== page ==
Like Hamlet but without the thumb twiddling!

Scenes from the production of The Revenger's Tragedy
Scenes from the production of The Revenger's Tragedy
As You Like It, with Jessica Hayles centre. Picture by Keith Pattison

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Forget Soop’s reputation for devising imaginative comic theatre from scratch. For its next production the Havant-based company is tackling a classic tragedy.

‘We like to set ourselves seemingly impossible tasks,’ director Nathan Chapman says.

‘This time the intention is to take a recognised tragic text and find the funny side!’

The play is The Revenger’s Tragedy, an early 17th century work usually attributed to Cyril Tourneuer.

Nathan has created a 90-minute version of it and is also one of only four actors taking part – all playing multiple roles.

‘It’s hectic,’ he says, ‘but we want the show to appeal to a young audience and the way we are doing that is by keeping the pace up and making the style big and bold and brash.’

The Revenger’s Tragedy has long been on the syllabus as an A-level set study, and Nathan hopes Soop’s interpretation will encourage people to see it as fresh and new rather than as a dusty 400-year-old morality tale.

He says: ‘One academic has described it as “subversive black camp” and that was my route into the play.

‘I’m not sure if I’d describe our version as camp, but we are emphasising the decadence of the story.’

The Revenger’s Tragedy is a typical revenge tale, with Vindice out to avenge the murder of his lover at the hands of a corrupt Duke.

It has strong parallels with Hamlet, sharing similar plot elements, but Nathan says the main difference is Vindice’s willingness to take action.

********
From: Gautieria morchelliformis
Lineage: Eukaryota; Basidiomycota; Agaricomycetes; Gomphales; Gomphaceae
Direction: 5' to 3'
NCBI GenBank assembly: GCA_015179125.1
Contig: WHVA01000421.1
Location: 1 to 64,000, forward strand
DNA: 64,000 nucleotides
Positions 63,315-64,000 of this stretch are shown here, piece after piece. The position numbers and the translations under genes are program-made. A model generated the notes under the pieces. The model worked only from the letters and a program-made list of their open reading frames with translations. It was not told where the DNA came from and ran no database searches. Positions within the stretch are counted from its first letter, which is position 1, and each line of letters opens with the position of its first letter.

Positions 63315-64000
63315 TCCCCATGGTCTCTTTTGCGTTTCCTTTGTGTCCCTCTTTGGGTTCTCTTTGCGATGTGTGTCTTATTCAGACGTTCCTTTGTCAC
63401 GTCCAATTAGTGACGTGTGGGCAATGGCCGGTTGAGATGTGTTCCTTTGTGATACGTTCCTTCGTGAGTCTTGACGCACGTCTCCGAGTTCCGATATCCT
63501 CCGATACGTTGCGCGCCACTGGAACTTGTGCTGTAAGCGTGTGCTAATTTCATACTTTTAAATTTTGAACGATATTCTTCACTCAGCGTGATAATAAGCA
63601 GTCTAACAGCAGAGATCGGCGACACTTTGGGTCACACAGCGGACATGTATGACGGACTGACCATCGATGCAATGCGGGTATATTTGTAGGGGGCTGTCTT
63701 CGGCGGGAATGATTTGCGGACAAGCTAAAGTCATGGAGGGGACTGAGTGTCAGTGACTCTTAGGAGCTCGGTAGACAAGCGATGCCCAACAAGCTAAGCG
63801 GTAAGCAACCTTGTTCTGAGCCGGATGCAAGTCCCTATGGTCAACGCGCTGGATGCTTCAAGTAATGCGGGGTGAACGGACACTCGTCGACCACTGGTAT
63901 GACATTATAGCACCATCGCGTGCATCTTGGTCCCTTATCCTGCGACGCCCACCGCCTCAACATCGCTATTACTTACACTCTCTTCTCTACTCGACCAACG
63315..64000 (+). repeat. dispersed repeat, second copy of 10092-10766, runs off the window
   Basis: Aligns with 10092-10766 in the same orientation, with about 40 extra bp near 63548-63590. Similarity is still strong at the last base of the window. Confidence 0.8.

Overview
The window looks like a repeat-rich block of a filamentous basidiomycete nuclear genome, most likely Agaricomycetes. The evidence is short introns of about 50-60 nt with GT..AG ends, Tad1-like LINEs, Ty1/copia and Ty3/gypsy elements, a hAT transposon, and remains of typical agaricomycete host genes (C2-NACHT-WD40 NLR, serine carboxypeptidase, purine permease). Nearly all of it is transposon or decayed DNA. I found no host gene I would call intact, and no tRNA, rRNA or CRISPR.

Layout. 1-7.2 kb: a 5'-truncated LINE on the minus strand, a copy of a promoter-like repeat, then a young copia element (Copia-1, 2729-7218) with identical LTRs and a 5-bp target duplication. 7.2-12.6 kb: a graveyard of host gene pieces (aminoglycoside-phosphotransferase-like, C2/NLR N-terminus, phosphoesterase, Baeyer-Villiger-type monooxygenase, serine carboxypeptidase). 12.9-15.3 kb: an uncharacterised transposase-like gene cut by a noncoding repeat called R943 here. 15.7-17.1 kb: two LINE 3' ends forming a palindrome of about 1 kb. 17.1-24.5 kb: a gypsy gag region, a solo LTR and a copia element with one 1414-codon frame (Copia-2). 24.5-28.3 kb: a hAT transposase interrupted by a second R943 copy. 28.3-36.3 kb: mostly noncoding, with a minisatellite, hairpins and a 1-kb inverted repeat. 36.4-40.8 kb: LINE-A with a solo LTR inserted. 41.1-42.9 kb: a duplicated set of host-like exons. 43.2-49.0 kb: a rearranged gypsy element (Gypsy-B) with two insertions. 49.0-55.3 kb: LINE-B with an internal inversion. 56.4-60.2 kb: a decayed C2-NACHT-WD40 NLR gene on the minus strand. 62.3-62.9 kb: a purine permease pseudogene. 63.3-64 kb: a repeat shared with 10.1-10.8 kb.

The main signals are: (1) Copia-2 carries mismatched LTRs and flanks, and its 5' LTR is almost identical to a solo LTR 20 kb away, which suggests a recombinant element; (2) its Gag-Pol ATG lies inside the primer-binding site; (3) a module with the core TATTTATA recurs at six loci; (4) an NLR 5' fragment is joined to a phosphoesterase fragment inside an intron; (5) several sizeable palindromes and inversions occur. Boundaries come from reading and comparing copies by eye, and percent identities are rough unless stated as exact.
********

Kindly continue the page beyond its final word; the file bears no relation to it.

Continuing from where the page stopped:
‘Whereas Hamlet spends four-and-a-half hours wondering whether he should kill his uncle, Vindice jumps straight on in there.

‘There is something very naughty, even gleeful, about the way characters here commit sinful acts. That’s where it is subversive, and where there is material for a black comedy.

The Revenger’s Tragedy is like Hamlet without the moralistic thumb-twiddling!’

To bring out the brash, comic style, Soop has again employed designer Francine Huin-Wah to create masks and puppets to enhance the visuals.

Nathan says: ‘What she has produced for us is truly wonderful – striking, grotesque masks that really help the actors with their characters, and some extraordinary puppets which I think will be a highlight of the performance.’

Joining Nathan in the cast are Alice Corrigan, Rachel Carter and Henry Oastler, reflecting Soop’s desire to provide opportunities for local performers to have a taste of professional touring.